Just so you see what different treble settings can do to string and fret noise, dial your treble EQ up to about 3 o'clock and play it. Odds are you will clack and have string noise like crazy. Then dial it down to 9 o'clock and play it. Got a lot quieter didn't it? Then put it back to up to flat or a couple of clicks below and adjust no more than two clicks at a time until you get something you like.

    Good news is that when you are playing in a group, your string and fret noise will be covered up by guitars and keyboards. So the audience really won't hear it unless you are playing a solo.

    I've only played two Jazz Basses since 1966, but they are the only basses I've played over the last 53-years with the exception of my "once in a blue moon" use of my 5-string (played it twice in the last 3-years). I typically set my treble 2 clicks below flat on my Eden amp unless the room is muffling those frequencies. One place I play a lot though, I have to boost it by 2-clicks to adjust for the room acoustics.

    Another thing that will help with string noise, but not fret noise is using flatwound strings. Most flatwounds deaden the upper frequencies. It you still want the upper frequencies, try some LaBella Tape Wound flats. I switched to those about 6 months ago or so after only using round wounds on my current bass for 33-years. You can get them here at the TB store.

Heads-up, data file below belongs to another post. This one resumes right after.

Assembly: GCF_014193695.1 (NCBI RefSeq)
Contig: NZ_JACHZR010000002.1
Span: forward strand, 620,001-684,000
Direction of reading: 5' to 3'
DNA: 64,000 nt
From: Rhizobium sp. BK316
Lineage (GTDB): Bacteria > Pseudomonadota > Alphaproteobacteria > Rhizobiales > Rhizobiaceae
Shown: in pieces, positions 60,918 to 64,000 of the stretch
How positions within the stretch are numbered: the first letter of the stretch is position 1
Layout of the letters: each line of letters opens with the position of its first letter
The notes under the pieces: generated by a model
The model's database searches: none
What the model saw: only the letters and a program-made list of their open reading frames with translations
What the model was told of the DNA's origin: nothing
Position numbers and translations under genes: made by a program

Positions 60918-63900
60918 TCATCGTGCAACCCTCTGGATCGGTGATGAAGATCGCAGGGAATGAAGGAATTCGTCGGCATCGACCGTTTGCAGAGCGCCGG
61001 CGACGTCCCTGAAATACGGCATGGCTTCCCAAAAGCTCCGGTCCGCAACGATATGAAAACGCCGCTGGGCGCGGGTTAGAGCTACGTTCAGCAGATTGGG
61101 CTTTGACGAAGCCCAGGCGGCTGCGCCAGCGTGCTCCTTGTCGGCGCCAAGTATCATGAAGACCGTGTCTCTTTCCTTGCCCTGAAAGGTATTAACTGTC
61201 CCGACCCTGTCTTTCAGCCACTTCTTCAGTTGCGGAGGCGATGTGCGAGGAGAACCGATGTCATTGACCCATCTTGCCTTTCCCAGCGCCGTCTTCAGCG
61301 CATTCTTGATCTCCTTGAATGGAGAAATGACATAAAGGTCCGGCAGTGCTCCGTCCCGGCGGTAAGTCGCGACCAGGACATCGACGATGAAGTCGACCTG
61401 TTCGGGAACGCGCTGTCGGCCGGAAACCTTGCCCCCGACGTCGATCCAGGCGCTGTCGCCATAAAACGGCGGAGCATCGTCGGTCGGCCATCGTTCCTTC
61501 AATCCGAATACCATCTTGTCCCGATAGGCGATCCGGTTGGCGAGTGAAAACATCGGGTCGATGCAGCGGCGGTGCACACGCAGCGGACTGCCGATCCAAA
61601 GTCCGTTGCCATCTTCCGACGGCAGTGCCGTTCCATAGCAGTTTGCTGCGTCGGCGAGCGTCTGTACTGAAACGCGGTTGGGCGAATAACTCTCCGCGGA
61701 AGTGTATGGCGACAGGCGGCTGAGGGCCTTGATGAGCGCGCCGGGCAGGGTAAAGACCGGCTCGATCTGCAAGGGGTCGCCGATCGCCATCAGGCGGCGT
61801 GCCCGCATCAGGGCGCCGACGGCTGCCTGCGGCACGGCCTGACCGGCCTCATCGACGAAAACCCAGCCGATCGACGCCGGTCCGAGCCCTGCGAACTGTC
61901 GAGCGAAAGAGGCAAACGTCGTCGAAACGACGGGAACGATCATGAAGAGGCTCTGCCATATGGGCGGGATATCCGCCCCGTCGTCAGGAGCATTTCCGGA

Rocker47 and DavidEdenAria like this.
  15. cnltb


    May 28, 2005
    Adjust your playing technique and you'll be fine.
    lermgalieu, salcott and Wisebass like this.
  16. xnewyorka

    xnewyorka Supporting Member

    Jun 26, 2006
    NYC Area
    First, try adjusting how you attack the strings, as others suggested.
    If that doesn't work, then...
    If it is clacking on the lower frets, loosen the truss rod a little.
    If it is clacking on the higher frets, raise the saddles a little.
  17. interp

    interp Supporting Member

    Apr 14, 2005
    Garmisch, Germany
    In addition to adjusting the attack, smaller frets can help. Witness Lee Sklar’s use of mandolin frets on his basses.
  18. Correlli


    Apr 2, 2004
    New Zealand
    I cut the treble, especially if I have new strings on.
  19. tpa


    Dec 1, 2007
    København, Danmark
    Are you sure it is fret clack and not stringagainstexposedpolepiece clack? That can be a pain in the behind if you tend to get carried away and loose control of your technique when playing live. IME fret noise is not more prominent when plucking away from bridge than close to the bridge, which simple logic might imply. This might relate to the ratio of fundamental vs. overtones in the vibration of the string. Anyway - as other recommend: pluck mainly in the string plane will reduce clack, buzz or flabber.
  20. Robscott


    Mar 20, 2017
    Tonbridge UK
    Flabber!!!!! Did you just make that up? :)
    tpa likes this.